Carkeek Park is one of my favorite Seattle beaches for a low-tide walk. There is wide variety of homes for sea critters. Rocks and boulders provide cover for sea stars, barnacles, cucumbers and a host of other creatures. The sandy areas lets us see siphons from gapers, clams, and geoduck. Carkeek also has large eel grass filled tide pools once the tide goes out. These tide pools and their eel grass forests provide a home and nursery for many species of fish and crabs. Us beach naturalists try to stay on the edges of the pools, careful not to trample through the grass. During this low-tide walk we spotted a couple for interesteresting fish species.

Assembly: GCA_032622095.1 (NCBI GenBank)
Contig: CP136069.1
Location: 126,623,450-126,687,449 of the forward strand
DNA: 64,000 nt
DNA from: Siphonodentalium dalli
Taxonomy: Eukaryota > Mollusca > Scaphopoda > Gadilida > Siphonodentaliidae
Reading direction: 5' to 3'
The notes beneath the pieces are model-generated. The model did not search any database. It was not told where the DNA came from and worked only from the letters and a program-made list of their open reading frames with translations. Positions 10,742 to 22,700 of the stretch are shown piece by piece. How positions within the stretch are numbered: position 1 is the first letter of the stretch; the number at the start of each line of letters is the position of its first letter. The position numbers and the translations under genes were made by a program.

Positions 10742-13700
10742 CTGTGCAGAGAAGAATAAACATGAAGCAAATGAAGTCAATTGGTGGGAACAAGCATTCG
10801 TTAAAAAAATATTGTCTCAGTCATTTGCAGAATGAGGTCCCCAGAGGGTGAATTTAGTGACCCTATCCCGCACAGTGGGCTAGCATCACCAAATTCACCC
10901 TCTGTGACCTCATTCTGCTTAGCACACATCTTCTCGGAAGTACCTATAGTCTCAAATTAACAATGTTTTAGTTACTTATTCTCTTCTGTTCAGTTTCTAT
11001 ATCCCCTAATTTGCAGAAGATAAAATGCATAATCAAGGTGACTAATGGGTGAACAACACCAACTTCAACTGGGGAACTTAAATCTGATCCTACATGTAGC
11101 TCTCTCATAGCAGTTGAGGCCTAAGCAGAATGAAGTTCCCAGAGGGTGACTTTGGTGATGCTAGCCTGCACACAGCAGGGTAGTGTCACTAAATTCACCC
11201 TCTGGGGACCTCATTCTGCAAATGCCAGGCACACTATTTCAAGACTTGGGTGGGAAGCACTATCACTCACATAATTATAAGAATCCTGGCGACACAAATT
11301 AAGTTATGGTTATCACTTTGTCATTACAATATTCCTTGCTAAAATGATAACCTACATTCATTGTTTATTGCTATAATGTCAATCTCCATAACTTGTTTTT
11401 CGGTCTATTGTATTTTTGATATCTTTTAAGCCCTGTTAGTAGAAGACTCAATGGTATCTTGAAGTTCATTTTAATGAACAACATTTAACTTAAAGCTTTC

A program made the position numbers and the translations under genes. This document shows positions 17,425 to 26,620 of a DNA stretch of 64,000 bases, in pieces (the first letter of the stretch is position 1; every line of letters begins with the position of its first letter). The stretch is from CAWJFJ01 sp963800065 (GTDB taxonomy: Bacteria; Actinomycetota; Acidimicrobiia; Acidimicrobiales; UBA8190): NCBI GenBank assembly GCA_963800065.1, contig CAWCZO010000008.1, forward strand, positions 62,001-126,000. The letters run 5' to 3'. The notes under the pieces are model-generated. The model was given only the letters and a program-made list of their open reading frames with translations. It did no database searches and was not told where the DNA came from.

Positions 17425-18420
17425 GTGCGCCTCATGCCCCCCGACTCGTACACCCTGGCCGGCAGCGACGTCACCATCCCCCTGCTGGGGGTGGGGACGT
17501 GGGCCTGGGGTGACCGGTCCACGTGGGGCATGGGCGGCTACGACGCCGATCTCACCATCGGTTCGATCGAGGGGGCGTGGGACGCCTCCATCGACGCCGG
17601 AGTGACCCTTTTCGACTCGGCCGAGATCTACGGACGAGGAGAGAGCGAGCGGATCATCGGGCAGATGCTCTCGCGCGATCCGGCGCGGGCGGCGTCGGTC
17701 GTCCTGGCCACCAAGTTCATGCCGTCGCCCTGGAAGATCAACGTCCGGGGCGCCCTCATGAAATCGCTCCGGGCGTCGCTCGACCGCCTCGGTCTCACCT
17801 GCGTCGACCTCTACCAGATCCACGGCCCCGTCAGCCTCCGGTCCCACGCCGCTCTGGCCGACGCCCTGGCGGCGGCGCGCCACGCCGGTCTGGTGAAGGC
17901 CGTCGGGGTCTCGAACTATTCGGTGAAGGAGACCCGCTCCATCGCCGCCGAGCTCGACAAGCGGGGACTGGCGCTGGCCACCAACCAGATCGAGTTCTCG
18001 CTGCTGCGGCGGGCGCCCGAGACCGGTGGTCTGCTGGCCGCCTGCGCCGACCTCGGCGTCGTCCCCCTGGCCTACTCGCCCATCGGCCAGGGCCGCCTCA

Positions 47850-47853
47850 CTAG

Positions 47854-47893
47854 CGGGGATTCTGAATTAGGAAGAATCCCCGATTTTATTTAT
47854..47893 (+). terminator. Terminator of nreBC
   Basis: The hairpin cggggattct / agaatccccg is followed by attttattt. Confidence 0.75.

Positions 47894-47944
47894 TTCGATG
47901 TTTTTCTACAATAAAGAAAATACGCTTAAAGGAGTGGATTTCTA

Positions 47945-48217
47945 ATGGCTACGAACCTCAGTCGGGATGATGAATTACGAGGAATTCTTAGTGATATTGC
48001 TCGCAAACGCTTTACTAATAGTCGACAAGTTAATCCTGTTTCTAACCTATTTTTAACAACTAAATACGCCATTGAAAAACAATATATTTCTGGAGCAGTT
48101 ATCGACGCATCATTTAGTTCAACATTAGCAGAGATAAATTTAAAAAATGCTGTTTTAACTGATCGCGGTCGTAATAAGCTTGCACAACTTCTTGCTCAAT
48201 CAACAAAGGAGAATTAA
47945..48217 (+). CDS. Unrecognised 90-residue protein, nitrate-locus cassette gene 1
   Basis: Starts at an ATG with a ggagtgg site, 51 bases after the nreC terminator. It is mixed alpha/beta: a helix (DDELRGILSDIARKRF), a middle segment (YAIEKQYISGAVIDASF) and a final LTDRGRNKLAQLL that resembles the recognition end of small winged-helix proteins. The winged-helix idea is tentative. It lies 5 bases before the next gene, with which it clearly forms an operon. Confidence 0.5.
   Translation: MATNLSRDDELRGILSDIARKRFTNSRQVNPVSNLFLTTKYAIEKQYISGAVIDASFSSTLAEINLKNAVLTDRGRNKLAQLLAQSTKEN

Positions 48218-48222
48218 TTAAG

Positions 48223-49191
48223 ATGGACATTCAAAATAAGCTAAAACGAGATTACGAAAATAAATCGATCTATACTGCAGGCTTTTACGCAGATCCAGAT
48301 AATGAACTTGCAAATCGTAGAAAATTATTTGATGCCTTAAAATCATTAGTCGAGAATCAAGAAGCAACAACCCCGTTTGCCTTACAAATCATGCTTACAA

Wish you had a reason to travel to Hawaii during Seattle’s chilly and wet winters? Then you might envy the Seattle Aquarium biologists who travel to the west coast of Hawaii’s Big Island every winter to conduct annual reef surveys, a research project that launched in 2009.
Earlier this year, Seattle Aquarium Marine Science Interpreter Lindsay Holladay was awarded a grant through the Women Divers Hall of Fame (WDHOF) to teach 10 weeks of marine science illustration to local high school students.